Raheem Sterling admitted he was “not happy” with his lack of playing time at Manchester City last season.
The England striker has been linked with a move away from the Premier League champions after being on the bench several times towards the end of the 2020-21 campaign, including quarter-final and semi-final matches from the Champions League.
But the 26-year-old was a key figure for England in their first two European Championship games, scoring the game-winning goal against Croatia last week.
Sterling gets in shape to do what he loves most.
“It’s just happiness, just being happy, enjoying my football and that’s what I do here with the national team,” he said.
“If you don’t play you’re not happy. It’s me, it’s me since I was a kid, if I play football I’m really happy, if not, I’m not happy.”
Sterling was part of the England squad which managed a goalless draw against Scotland on Friday – a performance that drew boos from the Wembley crowd at the end of the match and harsh criticism from elsewhere.
The City forward believes there has been a “panic” outside the camp and insists his team know not to listen to noise outside.
“I feel like there’s a little overreaction overall in terms of I don’t know if it’s… I just feel there is more panic outside than inside the building, ”he said.
“The players who have been in a few tournaments, who have a lot of experience, are trying to help others.
“I don’t see anyone in the camp feeling pressured or feeling mistreated. As much as we can inside the building, the best thing we can do is focus on the training ground, focus on what’s going on inside.
“We really shouldn’t be looking at what the papers are saying, what the experts are saying.
“This is something we have to take for the rest of this tournament, the more you listen to outside noise the more it can affect you.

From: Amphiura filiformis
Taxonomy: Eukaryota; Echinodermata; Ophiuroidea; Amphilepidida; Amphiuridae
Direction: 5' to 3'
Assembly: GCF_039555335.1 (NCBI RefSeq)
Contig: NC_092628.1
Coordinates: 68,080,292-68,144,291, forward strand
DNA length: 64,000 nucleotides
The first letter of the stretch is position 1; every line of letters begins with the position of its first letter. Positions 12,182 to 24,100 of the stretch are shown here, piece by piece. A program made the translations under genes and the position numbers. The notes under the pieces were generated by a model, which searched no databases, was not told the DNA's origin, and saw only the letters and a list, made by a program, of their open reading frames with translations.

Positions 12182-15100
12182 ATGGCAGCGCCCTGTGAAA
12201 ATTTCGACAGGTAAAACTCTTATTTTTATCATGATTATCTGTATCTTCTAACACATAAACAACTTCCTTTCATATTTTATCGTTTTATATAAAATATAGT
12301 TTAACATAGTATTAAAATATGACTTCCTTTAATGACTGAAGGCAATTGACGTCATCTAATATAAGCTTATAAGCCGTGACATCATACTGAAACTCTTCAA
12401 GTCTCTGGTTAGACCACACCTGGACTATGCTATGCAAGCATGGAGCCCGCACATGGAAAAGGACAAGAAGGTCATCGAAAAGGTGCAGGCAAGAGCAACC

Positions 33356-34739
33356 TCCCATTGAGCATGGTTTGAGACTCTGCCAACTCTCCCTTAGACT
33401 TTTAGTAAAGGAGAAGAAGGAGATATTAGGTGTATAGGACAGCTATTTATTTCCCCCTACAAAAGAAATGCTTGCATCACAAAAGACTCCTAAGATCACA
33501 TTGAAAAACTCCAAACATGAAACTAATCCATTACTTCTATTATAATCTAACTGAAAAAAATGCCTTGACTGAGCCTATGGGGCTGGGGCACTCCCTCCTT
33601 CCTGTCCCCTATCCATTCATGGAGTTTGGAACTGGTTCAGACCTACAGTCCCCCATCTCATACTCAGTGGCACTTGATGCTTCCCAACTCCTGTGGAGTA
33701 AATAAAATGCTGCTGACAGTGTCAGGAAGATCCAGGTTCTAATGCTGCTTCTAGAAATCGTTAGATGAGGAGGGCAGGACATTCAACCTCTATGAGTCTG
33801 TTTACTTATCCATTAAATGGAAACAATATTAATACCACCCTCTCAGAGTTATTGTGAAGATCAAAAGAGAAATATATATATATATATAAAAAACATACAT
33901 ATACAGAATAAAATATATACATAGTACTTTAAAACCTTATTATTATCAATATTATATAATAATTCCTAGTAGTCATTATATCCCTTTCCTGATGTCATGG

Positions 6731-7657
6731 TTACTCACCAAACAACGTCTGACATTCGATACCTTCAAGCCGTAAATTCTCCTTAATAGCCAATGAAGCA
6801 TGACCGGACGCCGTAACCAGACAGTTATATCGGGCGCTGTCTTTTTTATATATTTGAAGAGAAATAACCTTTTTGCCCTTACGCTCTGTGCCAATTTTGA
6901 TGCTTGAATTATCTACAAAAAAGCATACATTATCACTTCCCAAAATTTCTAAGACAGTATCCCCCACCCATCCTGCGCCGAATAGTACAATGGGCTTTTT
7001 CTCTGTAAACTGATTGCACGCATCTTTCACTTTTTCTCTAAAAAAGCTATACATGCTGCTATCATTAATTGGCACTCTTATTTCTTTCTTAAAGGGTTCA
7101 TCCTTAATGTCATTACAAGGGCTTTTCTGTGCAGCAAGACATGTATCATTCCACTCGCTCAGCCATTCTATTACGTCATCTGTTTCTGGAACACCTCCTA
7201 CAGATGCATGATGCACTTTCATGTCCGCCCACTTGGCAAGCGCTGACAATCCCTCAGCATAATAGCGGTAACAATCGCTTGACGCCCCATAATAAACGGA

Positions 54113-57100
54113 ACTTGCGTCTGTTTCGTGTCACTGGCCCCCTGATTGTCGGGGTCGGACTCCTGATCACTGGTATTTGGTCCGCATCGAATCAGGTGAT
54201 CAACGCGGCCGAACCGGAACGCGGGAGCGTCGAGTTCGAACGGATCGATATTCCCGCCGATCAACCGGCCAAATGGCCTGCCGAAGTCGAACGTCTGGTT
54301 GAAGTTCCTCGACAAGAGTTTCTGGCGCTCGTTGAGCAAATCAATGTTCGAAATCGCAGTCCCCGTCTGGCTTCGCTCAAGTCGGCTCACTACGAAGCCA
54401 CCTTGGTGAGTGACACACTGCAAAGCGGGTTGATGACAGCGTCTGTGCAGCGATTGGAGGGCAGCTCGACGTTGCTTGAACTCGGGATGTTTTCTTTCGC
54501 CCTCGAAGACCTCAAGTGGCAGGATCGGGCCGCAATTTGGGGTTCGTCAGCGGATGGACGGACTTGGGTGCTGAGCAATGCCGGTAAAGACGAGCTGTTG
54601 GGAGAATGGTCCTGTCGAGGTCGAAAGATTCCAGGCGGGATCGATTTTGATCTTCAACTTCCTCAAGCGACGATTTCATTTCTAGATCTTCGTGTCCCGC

“If you don’t really look at this, the better it will be for you as an individual and as a collective as well.
“We’re not really doing it, I’m not saying on the outside it’s negativity, but we don’t want negativity to creep in and performance levels to drop and confidence levels to drop, and that’s all it will do. “
To boos from the Wembley crowd, he added: “I think the fans expect us with the players we have on the squad and that is rightly so.
“But as you can see in different matches in the tournament, not just in our squad but also in other squads, it’s tricky in international football. It’s not as easy as people think.”
Despite Friday night’s disappointment, England will lead Group D with a victory over the Czech Republic on Tuesday.
Winning the group will ensure a tie for the last 16 at Wembley, even if it will be against one from France, Germany or Portugal.
Finishing second would make for an easier game on paper, albeit in Copenhagen, and Sterling says the home advantage could be crucial.
“There is always an advantage to being at home for sure,” he said.
“With the fans impatient and making a hostile place to come, I think that can be a good advantage and like I said we have four points, I keep emphasizing that we have four points and we have a game to play and we’ll need our fans on Tuesday to get us across the line.
“We haven’t talked about that (the permutations to finish second). The goal is to try and win the group and that’s it.”